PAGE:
Sramana Mitra: I think the desktop experience, which should be getting significantly richer over the next couple of years, is going to put pressure on telepresence.
Chris Lauwers: Absolutely. I completely agree with that. If you don’t mind, I’d like to come back to your earlier question. You asked about phasing and evolution of communications, especially unified communications as it relates to cloud computing.
One of the things we started running into early on with Avistar is that if you scale to large numbers of users, especially at the desktop level – we have deployments now of customers who are going to 30,000 or 40,000 users with desktop video across their global enterprises. If that video experience needs to provide multi-party, meaning multiple people onscreen at the same time, that requires infrastructure that is still expensive if you base it on hardware. So, one of the things we’ve tried to do with the Avistar system is to make the infrastructure – in addition to the end points – a complete software-only capability so that you can provide multi-party capability as a software process running on off-the-shelf hardware from Intel, AMD or what have you. This changes the cost profile of that infrastructure tremendously.
If you take that one step farther, if you position your video conferencing and your unified communications infrastructure as just another software application, then customers expect to deploy that software infrastructure the same way they deploy all their other software infrastructure, which is increasingly virtualized as opposed to being run on physical hardware. So, we’ve gone through an evolution where to meet the cost profile, you need to move to software infrastructure. If you move to software infrastructure, you’d like to deploy it virtualized. If you deploy it virtualized, then it’s only one step farther to think of cloud deployment where you can just distribute it over large sets of server infrastructure that runs out in the cloud.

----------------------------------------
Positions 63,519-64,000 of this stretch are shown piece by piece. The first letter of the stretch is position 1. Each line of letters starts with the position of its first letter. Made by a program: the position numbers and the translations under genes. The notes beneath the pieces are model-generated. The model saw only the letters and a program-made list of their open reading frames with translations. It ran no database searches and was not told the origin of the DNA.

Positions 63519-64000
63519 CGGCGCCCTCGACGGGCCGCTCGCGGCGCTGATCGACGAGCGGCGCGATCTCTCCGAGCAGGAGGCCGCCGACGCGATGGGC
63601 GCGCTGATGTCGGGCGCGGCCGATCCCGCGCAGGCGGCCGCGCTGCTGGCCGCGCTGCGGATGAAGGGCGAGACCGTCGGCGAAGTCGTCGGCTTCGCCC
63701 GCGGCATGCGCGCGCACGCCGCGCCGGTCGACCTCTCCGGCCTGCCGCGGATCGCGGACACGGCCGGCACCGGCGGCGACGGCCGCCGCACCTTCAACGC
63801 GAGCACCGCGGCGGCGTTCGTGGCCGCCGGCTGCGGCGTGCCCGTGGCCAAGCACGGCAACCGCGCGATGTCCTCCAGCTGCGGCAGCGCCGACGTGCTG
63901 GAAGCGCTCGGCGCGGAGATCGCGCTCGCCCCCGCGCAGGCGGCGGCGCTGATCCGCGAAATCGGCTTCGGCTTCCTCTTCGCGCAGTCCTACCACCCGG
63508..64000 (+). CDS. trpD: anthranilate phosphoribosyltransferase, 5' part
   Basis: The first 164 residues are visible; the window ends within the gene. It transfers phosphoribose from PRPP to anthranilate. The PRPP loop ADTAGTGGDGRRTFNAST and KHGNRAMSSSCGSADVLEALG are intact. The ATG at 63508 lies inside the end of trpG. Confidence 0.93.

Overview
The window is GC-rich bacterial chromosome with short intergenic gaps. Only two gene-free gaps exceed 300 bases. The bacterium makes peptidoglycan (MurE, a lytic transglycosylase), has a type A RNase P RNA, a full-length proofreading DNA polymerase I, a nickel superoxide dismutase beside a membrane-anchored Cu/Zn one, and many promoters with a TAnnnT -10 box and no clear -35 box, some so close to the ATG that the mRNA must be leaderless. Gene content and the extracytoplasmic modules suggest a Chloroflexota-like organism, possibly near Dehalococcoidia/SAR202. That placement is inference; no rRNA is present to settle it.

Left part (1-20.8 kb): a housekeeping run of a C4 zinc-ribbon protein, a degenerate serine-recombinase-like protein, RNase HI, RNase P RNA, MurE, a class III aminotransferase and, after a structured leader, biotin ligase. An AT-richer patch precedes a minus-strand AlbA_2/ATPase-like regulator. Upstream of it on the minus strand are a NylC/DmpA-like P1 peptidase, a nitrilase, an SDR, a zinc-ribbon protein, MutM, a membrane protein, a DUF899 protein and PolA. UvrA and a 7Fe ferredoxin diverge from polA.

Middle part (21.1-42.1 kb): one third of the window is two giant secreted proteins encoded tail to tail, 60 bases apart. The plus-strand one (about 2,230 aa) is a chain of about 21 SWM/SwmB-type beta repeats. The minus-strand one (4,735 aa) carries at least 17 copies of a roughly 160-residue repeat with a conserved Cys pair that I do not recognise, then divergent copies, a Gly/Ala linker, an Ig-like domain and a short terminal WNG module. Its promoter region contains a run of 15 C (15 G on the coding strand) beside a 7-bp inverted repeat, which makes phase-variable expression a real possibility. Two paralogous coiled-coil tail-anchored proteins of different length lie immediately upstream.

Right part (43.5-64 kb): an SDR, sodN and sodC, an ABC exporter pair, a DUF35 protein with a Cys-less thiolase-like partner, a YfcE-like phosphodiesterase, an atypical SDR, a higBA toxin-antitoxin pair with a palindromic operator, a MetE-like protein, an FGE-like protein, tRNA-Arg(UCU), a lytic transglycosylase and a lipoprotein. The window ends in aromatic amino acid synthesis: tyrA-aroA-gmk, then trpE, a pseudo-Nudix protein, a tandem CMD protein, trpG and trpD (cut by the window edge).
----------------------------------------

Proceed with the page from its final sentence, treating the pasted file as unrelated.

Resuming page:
We’re seeing the beginnings of that now. We’re seeing voice and video infrastructure increasingly being deployed as infrastructure that can run in the cloud, and users don’t need to know where it runs anymore.
SM: Interesting. What kind of OEMs do you work with?
CL: From a technology point of view, there are two areas we focus on a lot. One is on the endpoint technology, the technology that captures the video from the webcam, compresses it, sends it out on the network and then, vice versa, receives the video and voice and delivers these back to the end user. We have encapsulated that technology into a product we call a media engine, which does all that, but does not deliver a user interface. Instead, the user interface would be provided by an embedding application. So, we have OEM partners who take our media engine and use it as a mechanism to voice and video enable their technologies, their applications. Ultimately, we see a world where pretty much any software application you run on your desktop or on your devices will have the ability, through a single click, to initiate a voice and video session, video collaboration, all integrated within the user interfaces of that application.
You could envision a salesperson who lives in Salesforce.com all day. He’s going through his list of prospects he needs to follow up with, or she just has her customers on a single list. Through a single click, he could initiate a video call to a customer and have a session, rather than talking on the phone, have a video collaboration, have access to all his data in Salesforce.com. If she needs to share documents what have you, all of that would be possible in the context of the application. That person never has to leave Salesforce.com.
SM: You’re saying you could video-enable Salesforce.com, but the other side, the customer end, needs something also, right?
CL: Right. The situation I described assumes that the customer has the ability to receive a video call. Because of standardization, that doesn’t necessarily need to be the same Salesforce.com product, hypothetically speaking. That could be a customer’s video conferencing system she already has. It could be a desktop video system she’s purchased. We’re working on interoperability with Skype, so it could be a customer who just uses Skype for video.